initial response of "comfort" level with death penalty and development of arguments in
5. Pro-death, vocal, articulate their support, less sensitive to mitigation than a 4, but more
than a 6. A five is a sure vote for death. The difference is that the five can formulate
perhaps 2 or 3 mitigators he/she might think are significant. A five would allow a
unanimousvote for life, but would vote for death on first ballot and remain with majority.
A 5 is more sensitive to the rights of other jurors in their assessments of mitigation and
would be less prone to "bulldog" than a 6 or 7. A five is also more susceptible to
"residual doubt" than a 6 or 7. Likes the DA.
6. A killer. Escapes ADP challenge because she/he can listen to a "perhaps" mitigation
scenario and judge saves them. Concrete backer of death penalty. Only argument against
death penalty (really) is it's not used enough. Believes in personal economic burden to
them of life sentence for defendant and others and deterrence. Head nodder with DA.
7. ADP. If your client is convicted of first degree murder, they will then impose the death
penalty. Eye for an eye and everything else. Life with parole at 40 years is not really an
adequate sentence. Mitigation to them is manslaughter or self-defense. Hateful and proud
of it. They must be removed, hopefully, on cause, but at least with peremptory.
NOTE: Of course, specific aggravators and mitigators can cause you to rate someone who might
be a 5 to a 7, e.g., or vice versa, if it is your person they are going to kill or not kill. Also, pluses
and minuses are added due to the overall strengths and persuasiveness of the juror or their background.
V. Counsel and Defendant Introduction
1. Defendant Pleads Not Guilty to (Felony Murder, After Deliberation) NOTE: Use the
crux of your defense right here. e.g. if not after deliberation Residual doubt as to mental
elements. State that but only through voice intonations.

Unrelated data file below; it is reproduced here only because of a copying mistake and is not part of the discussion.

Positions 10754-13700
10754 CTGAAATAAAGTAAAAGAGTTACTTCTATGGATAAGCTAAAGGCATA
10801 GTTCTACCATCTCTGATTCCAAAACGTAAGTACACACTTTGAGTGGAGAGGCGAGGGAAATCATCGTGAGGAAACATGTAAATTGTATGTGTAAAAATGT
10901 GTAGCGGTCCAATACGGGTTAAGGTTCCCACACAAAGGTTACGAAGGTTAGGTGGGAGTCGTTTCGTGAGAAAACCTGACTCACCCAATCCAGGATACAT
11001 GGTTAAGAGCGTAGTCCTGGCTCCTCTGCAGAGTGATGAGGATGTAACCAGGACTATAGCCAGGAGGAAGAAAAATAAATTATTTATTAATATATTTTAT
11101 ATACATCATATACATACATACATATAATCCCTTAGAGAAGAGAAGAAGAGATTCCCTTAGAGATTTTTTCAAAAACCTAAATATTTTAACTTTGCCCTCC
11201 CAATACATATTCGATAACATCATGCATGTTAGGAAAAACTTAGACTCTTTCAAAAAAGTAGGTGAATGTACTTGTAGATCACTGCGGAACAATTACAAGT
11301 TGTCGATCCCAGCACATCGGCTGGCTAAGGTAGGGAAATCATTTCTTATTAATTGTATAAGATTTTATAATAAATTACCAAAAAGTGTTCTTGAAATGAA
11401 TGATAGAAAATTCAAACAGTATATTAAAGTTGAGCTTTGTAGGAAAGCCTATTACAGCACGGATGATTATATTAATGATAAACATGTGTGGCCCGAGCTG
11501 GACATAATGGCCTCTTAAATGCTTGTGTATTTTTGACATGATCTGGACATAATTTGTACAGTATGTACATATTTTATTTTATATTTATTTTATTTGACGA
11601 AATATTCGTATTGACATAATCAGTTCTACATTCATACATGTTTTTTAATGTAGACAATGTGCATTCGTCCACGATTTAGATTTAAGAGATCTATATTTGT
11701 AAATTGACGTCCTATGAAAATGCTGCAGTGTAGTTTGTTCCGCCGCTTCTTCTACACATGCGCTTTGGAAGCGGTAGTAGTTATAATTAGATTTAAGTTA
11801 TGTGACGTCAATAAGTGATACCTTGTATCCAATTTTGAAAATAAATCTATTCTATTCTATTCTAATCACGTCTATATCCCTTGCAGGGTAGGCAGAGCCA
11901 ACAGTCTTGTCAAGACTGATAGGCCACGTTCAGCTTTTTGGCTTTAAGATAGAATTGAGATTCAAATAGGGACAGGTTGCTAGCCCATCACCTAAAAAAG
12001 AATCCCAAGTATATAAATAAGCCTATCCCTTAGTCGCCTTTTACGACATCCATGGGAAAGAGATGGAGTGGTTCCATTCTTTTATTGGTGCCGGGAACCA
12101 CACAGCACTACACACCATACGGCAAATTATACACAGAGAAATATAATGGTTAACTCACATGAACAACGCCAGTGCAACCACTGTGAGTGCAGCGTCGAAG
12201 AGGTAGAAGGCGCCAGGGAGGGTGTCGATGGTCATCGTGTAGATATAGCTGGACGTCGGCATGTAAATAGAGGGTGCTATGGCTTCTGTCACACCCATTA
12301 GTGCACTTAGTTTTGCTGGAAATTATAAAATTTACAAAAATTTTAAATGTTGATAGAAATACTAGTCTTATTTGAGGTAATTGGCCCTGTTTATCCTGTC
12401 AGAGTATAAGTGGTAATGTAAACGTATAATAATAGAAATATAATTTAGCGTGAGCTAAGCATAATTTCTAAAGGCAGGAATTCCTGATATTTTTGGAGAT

2. Part of my job is discuss your death views with you. Cart before the horse. Forced to talk
about penalty before guilt. No way do I want you to think that I believe defendant is
guilty of first degree murder. I would rather sit down now then leave with that
impression. Check for assurances (Individually 23 people).
3. Explain Procedure of Death Penalty Trial. This procedure should be done regardless of
who goes first. Experience has shown that many jurors confuse defenses such as heat of
passion or intoxication with mitigation. Heavy stressing of the elements of first degree
intentional, after deliberation murder, and the fact of finding guilt beyond a reasonable
doubt; those elements help weed out the ADP's. Caveat
a. No one is here to judge you about your death views.
b. The law never demands the death penalty in any case.
1. Only in the event of murder conviction, i.e., stress elements of first degree murder
a. strip all possible defenses
2. Then, a second trial as to appropriate penalty.
3. At that time solely up to jury, i.e., each member individually. Whether the penalty
a. life means 40 calendar years not 7, 10, 20, but 40 years due to community
pressure to reform the penalties. C.R.S. 1611103: mandatory jury be informed of
b. or death by gas in the chamber/lethal injection.